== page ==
Also, computer science is by its very nature is not static. Having a great set of reference books to work from has been essential this past year.
These three were my main resources:
- Computer Science: An Overview by J. Glenn Brookshear
- This book did a good job of covering the basics, plus it covered some other areas like artificial intelligence and computer graphics.
- Computer Science Illuminated by Nell Dale and John Lewis
- This one takes a layered approach starting with the information layer of how data is stored and processed and then moved up through applications. Each chapter had a good set of thought questions, beyond just simple vocabulary and multiple choice, that related to the topics covered.
- Explorations In Computer Science by Mark Meyer
- This books takes a laboratory approach with a series of hands on applets. Great for brainstorming how to approach a topic.
- Introduction to Computational Science by Angela B. Shiflet and George W. Shiflet-
- This book was new to me this year. One of the hardest areas to teach with the CS Principles course was Large Datasets. While the book is over the head of your average high school student, it is a fabulous resource for teachers. It is all about how computers are used in modeling and simulation and has an entire module on errors in modeling. Each topic covered has several case studies that range from Drug Dosage to Skydiving to Mushroom Fairy Rings. Great examples to pull from.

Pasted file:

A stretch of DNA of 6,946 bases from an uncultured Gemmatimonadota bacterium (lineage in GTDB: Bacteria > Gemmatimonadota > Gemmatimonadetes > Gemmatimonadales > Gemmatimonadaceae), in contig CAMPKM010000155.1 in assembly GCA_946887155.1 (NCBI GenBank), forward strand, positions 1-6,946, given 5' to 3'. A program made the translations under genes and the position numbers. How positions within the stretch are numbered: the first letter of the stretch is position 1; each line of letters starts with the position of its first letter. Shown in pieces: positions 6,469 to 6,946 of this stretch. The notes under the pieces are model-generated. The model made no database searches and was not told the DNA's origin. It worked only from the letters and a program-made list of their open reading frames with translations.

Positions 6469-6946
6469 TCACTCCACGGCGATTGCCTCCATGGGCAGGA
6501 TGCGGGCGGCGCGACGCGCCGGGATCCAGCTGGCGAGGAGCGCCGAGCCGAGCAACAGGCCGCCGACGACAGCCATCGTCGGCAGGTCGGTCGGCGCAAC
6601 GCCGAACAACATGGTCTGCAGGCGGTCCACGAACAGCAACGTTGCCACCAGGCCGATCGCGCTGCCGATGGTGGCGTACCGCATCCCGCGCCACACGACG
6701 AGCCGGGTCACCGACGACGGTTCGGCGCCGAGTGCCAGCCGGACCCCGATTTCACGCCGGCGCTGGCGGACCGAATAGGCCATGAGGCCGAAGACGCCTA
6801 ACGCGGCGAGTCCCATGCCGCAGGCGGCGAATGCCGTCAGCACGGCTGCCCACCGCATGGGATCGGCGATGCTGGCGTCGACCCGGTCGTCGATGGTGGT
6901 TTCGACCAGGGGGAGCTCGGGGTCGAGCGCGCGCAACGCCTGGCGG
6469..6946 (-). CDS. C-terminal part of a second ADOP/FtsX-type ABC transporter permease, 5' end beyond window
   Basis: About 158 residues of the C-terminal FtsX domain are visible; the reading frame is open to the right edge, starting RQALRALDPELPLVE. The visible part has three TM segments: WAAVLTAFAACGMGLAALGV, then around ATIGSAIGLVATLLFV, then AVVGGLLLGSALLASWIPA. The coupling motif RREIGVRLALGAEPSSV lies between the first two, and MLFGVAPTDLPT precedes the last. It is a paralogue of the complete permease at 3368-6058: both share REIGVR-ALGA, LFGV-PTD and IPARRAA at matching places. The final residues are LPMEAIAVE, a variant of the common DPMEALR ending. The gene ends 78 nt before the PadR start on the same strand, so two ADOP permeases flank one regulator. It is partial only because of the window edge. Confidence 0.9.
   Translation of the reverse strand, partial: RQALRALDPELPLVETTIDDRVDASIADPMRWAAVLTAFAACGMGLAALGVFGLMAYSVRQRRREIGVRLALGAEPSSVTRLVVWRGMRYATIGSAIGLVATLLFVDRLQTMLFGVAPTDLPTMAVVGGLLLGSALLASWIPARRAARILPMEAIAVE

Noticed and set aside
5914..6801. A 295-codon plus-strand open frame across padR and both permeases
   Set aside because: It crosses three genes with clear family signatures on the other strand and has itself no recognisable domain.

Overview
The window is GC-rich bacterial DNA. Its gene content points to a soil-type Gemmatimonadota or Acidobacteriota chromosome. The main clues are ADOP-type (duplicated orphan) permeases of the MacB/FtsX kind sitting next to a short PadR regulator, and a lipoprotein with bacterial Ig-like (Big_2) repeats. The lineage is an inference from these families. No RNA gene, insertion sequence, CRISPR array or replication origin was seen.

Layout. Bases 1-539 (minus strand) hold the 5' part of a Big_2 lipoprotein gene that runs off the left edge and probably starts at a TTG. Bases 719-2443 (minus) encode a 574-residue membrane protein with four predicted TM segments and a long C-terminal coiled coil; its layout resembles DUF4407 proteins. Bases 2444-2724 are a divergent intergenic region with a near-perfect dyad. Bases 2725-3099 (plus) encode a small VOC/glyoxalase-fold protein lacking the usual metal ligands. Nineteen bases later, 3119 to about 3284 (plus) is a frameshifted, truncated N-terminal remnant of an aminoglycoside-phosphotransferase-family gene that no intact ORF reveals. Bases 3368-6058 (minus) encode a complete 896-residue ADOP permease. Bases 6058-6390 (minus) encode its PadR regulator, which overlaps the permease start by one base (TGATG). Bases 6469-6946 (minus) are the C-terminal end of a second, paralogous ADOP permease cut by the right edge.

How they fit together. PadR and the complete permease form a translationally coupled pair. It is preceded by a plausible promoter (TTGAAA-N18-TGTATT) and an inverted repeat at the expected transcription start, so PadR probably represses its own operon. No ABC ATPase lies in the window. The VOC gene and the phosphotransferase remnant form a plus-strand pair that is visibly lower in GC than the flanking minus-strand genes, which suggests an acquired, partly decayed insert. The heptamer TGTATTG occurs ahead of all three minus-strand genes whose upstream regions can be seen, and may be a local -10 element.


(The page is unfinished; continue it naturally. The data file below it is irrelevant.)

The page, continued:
- Code: The Hidden Language of Computer Hardware and Software by Charles Petzold
- This covers the first steps of representing data as a code - like Morse code all the way through graphics. It is clear and easy to follow with fun examples. It is a it a level high school students could follow most of it, although some passages get a little more mathy than most students are comfortable with. This is one of the books I came back to again and again.
- The Code Book: The Science of Secrecy from Ancient Egypt to Quantum Cryptography by Simon Singh
- This is one of my all time favorites. His website also has lots of great interactive tools for teaching on this topic. I have used the digital version in class for several years. I also have developed a set of hands-on cryptography activities whenever the network is down at school-like Caesar sticks and Morse code. Understanding some of the history of how humans used encryption to send messages makes the abstraction of computer science easier to understand